Crazy for Cocoa

By Rothberg, David | Modern Trader, July 1994 | Go to article overview

Crazy for Cocoa


Rothberg, David, Modern Trader


An era of cocoa surplus ended in 1991 when, in real terms, cocoa prices fell to their lowest levels since World War II. So the question of a major bull market in cocoa is not if -- but when?

History may provide the answer. By examining cocoa prices in the 1960s, it's possible to come up with a likely scenario for cocoa activity in the coming year.

In 1965, after seven straight years of cocoa production deficits, stocks fell to 3.8 months of usage. By 1968-69, prices averaged $966 per ton, a 155% gain over the 1964-65 cocoa year average price of $406 per ton.

Similarly, we are now in the third year of a sequence of production deficits, with no end in sight, and coming off a low of $897 per ton for the average price in New York during 1992-93.

Long-term fundamental trends are even more bullish than in the 1960s, although it doesn't seem so at first glance.

The United States Department of Agriculture, for example, scaled back previous estimates of the cocoa crop deficits for the current crop year (1993-94) to a mere 52,000 tons from highs of 200,000 tons.

Near ideal growing conditions have existed in many cocoa producing nations. The world's largest producer, the Ivory Coast, is now expected to harvest a crop of nearly 820,000 tons, up 20% over last year's production and 10% over earlier expectations.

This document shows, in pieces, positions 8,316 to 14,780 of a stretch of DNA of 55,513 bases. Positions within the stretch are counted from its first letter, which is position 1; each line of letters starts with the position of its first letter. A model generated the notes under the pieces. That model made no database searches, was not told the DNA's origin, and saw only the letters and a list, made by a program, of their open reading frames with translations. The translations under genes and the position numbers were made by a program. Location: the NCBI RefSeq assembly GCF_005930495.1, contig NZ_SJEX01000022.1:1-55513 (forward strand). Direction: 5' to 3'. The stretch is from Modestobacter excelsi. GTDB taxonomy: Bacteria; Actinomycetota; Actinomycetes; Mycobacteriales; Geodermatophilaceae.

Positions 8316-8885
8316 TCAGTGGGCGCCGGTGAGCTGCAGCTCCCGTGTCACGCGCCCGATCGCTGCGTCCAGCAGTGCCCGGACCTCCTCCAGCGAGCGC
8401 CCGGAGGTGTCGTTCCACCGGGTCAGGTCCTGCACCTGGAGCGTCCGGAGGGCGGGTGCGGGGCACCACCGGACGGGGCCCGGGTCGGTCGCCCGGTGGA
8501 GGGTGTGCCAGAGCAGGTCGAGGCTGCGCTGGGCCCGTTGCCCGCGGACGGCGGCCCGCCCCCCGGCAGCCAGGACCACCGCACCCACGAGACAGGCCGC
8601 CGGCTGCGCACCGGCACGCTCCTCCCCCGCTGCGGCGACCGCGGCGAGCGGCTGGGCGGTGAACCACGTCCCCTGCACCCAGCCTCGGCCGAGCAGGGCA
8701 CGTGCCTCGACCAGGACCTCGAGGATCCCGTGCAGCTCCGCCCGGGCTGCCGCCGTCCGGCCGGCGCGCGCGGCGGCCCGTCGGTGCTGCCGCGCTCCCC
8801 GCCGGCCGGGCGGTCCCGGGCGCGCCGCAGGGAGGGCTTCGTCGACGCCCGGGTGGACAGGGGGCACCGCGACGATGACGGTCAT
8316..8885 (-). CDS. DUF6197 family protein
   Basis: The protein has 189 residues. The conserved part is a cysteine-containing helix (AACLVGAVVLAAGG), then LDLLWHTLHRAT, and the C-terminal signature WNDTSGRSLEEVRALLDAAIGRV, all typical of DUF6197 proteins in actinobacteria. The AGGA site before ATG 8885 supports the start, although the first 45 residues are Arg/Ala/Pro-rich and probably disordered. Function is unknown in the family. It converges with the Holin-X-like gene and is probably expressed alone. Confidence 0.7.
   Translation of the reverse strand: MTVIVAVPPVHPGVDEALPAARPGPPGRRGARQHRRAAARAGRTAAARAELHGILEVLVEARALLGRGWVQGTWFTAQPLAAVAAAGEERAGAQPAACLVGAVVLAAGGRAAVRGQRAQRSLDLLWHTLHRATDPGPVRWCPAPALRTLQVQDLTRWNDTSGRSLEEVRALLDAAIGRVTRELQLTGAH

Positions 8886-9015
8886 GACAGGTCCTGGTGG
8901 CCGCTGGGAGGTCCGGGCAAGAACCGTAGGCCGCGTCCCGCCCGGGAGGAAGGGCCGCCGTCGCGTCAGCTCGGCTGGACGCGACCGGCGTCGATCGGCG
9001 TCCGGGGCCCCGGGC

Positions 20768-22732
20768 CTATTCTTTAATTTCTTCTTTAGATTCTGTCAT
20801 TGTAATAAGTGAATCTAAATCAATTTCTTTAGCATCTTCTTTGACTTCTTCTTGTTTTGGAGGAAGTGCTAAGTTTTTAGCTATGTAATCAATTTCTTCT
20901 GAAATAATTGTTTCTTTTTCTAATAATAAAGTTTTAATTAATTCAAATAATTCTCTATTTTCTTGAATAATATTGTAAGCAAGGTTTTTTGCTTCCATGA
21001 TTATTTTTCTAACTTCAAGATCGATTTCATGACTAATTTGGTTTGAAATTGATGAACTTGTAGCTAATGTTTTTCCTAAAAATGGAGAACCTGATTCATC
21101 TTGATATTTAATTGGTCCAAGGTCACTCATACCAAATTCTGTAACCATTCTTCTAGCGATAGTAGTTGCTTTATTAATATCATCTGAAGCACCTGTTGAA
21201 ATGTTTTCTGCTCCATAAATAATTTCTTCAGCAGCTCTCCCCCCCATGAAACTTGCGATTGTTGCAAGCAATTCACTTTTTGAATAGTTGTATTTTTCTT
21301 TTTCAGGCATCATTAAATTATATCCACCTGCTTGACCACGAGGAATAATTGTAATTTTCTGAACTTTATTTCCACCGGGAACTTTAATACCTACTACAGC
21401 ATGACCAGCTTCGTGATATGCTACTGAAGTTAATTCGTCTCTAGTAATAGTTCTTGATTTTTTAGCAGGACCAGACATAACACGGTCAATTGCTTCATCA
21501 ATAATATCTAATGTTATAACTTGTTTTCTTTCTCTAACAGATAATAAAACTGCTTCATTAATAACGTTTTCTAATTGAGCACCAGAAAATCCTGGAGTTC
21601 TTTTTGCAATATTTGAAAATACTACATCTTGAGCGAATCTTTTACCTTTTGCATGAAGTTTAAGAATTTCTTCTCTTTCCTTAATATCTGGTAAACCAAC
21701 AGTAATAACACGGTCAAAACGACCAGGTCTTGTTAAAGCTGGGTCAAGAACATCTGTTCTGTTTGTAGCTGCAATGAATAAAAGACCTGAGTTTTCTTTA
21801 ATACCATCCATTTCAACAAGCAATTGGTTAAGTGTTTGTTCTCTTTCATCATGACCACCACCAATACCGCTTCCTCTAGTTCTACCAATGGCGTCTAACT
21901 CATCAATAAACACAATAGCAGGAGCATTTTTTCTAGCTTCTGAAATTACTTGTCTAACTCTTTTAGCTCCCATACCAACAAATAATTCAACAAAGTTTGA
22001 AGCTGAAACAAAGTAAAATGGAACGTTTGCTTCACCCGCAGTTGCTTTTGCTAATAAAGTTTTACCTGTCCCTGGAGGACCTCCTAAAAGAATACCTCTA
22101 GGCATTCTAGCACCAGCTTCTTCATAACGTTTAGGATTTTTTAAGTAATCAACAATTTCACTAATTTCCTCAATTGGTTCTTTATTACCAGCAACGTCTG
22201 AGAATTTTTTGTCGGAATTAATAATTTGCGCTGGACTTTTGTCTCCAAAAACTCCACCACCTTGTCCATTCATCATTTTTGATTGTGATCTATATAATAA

Crops planted in Malaysia in the mid 1980s are just now reaching full maturity, with the crop expected to yield 230,000 tons. This year's Indonesia crop is pegged at 250,000 tons, and production has grown by 10% a year in line with government goals to produce 400,000 tons and become the world's second largest producer by the year 2000.

Meanwhile, consumption has been below trend this year because of ongoing global economic sluggishness and soft demand from the troubled former Soviet states.

So why should savvy investors be long cocoa? First, because of the trend in production. With current prices below production cost, inadequate husbandry points to decreasing yield per tree.

Some growers have switched to more profitable crops. …

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